Generally anytime police perform a search they must have probable cause to do so. In some cases police must have a warrant but exceptions do exist to the 4th amendment warrant requirement in which police may perform search so long as probable cause exists.
The search of a vehicle is an area of the law which police are given more leniency to search because the reasonable expectation of privacy in a vehicle is considered to be less than other places, such as a home or the person. In a limited situation police may search a vehicle with only reasonable suspicion, which is a less demanding standard than probable cause. This is known as a “car frisk.”
Police are allowed to search the passenger compartment of a vehicle, which is limited to areas where a weapon may be placed or hidden, if the officer has reasonable suspicion to believe the suspect is dangerous and may gain immediate control of a weapon. Michigan v. Long, 463 U.S. 1032 (1983).
This was a Supreme Court decision was decided in the context of a Terry stop but the same concept applies to a routine traffic stop. In North Carolina courts applying this standard consider all the factors that existed at the time of the traffic stop to determine if the officer had reasonable suspicion. These factors include furtive movements of people in the vehicle, non-compliance with police instruction, belligerence, and a visual indication of weapons in a vehicle.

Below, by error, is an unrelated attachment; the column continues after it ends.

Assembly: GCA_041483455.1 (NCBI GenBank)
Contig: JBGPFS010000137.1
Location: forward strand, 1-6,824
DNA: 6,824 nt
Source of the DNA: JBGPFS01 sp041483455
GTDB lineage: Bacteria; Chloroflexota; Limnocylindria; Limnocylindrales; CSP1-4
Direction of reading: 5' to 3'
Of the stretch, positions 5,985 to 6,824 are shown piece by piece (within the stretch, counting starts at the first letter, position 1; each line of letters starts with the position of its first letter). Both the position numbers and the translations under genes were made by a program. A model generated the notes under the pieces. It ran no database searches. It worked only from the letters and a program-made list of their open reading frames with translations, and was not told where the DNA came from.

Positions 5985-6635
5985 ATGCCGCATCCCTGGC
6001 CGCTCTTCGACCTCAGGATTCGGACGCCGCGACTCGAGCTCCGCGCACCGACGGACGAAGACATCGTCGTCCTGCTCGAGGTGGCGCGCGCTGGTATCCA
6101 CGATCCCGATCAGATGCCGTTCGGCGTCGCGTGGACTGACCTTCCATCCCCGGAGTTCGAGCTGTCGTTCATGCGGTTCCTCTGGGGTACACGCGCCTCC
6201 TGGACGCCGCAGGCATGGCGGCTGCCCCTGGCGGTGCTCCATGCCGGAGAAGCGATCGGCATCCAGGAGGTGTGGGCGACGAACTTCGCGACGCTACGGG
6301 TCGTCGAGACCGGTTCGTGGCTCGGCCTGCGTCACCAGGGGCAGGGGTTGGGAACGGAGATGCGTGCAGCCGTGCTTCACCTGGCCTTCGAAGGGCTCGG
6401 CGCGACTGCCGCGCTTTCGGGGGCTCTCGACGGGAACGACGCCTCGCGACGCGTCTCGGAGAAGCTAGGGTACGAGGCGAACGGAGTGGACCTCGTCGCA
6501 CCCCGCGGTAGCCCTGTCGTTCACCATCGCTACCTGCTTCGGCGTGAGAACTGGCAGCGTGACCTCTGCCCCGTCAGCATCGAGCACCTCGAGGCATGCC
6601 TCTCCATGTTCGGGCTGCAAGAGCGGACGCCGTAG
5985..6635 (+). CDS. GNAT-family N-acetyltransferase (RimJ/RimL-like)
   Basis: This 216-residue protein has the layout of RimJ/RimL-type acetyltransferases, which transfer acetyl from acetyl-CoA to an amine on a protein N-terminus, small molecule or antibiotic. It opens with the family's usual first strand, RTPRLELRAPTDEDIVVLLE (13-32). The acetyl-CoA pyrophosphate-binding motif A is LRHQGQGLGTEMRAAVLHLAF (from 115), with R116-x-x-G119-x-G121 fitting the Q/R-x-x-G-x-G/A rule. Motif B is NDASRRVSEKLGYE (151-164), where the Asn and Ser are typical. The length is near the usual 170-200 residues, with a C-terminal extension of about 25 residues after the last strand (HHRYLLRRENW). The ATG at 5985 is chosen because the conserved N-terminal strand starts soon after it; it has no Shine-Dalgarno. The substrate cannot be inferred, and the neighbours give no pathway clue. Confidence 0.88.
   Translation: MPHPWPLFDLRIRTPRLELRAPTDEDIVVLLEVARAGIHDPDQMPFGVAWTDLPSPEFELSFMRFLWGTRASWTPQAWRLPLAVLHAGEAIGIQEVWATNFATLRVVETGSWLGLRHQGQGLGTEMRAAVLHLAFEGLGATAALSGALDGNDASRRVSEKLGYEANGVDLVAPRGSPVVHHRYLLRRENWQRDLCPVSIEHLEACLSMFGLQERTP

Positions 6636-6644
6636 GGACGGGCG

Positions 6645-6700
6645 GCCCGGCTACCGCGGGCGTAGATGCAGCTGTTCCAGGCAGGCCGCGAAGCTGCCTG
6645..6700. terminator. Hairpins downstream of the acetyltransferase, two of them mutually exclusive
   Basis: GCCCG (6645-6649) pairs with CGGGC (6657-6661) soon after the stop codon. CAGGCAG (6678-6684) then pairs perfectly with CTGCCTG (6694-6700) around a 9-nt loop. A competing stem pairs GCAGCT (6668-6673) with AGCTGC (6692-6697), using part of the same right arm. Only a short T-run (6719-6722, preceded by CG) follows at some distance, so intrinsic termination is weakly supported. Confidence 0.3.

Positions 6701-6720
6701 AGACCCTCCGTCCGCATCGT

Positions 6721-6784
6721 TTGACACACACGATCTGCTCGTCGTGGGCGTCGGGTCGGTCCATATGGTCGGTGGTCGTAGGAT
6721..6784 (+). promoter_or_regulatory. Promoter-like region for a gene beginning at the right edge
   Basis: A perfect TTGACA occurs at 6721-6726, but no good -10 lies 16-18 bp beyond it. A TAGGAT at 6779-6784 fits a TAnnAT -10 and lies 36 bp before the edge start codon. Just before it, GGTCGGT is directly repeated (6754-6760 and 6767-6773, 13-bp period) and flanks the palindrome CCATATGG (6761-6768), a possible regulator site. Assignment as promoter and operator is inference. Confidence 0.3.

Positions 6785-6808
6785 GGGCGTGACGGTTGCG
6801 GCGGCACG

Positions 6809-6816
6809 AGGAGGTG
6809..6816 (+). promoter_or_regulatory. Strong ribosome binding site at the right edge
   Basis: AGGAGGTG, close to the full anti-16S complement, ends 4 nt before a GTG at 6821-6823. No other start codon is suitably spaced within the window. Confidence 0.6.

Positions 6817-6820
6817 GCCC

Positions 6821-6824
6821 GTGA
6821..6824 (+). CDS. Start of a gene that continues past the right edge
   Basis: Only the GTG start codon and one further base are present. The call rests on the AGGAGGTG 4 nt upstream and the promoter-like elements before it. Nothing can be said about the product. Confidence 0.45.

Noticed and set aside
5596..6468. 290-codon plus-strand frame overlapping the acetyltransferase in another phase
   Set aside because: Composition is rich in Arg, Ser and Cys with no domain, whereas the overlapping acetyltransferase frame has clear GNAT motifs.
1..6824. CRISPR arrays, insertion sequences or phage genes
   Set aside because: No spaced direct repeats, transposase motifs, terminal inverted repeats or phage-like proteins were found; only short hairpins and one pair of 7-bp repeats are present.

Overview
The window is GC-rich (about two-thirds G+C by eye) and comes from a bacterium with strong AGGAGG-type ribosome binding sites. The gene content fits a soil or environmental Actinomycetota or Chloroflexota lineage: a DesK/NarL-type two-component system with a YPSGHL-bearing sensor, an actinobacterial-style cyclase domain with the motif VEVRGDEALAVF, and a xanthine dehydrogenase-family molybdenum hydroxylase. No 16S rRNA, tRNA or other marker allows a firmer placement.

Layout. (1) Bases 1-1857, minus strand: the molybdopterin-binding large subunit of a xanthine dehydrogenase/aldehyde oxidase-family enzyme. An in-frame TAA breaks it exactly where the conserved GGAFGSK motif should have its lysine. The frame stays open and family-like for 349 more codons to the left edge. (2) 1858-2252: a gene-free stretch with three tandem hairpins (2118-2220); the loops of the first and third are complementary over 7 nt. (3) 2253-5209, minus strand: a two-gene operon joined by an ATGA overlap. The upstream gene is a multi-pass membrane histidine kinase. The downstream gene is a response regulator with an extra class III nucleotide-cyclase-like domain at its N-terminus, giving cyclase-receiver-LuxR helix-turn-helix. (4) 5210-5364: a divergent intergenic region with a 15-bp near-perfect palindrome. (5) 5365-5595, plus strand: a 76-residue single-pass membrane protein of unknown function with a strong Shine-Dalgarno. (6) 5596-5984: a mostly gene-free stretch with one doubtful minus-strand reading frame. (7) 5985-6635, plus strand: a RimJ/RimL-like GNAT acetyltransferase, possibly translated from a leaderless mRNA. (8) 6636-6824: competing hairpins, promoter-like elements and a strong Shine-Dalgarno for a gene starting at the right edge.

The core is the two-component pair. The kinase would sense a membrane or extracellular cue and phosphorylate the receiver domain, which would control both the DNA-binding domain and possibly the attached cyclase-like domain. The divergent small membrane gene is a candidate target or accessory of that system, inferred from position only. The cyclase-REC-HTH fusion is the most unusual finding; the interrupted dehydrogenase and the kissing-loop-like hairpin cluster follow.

If police have reasonable suspicion to believe a weapon is in the vehicle and the driver may use it he may “frisk” the vehicle. If an officer finds anything else during this basic “frisk” that may be incriminating it could be used against the driver as long as the officer was lawfully performing the search. Just because an officer performed and believed he had a lawful reason to do so does not mean the search will be held as lawful in court. A skilled attorney can review the circumstances of the stop and uncover problems with the search which may keep incriminating evidence from being used.
If you should find yourself in a situation where you have been charged with a DWI you need to contact an attorney who has the experience and knowledge necessary to handle your case with the care it deserves. For a private, confidential consultation with one of our experienced DWI lawyers at Robert J. Reeves, P.C., please call 704-499-9000 or toll-free 877-374-5999. You can also visit our main page at www.rjrlaw.com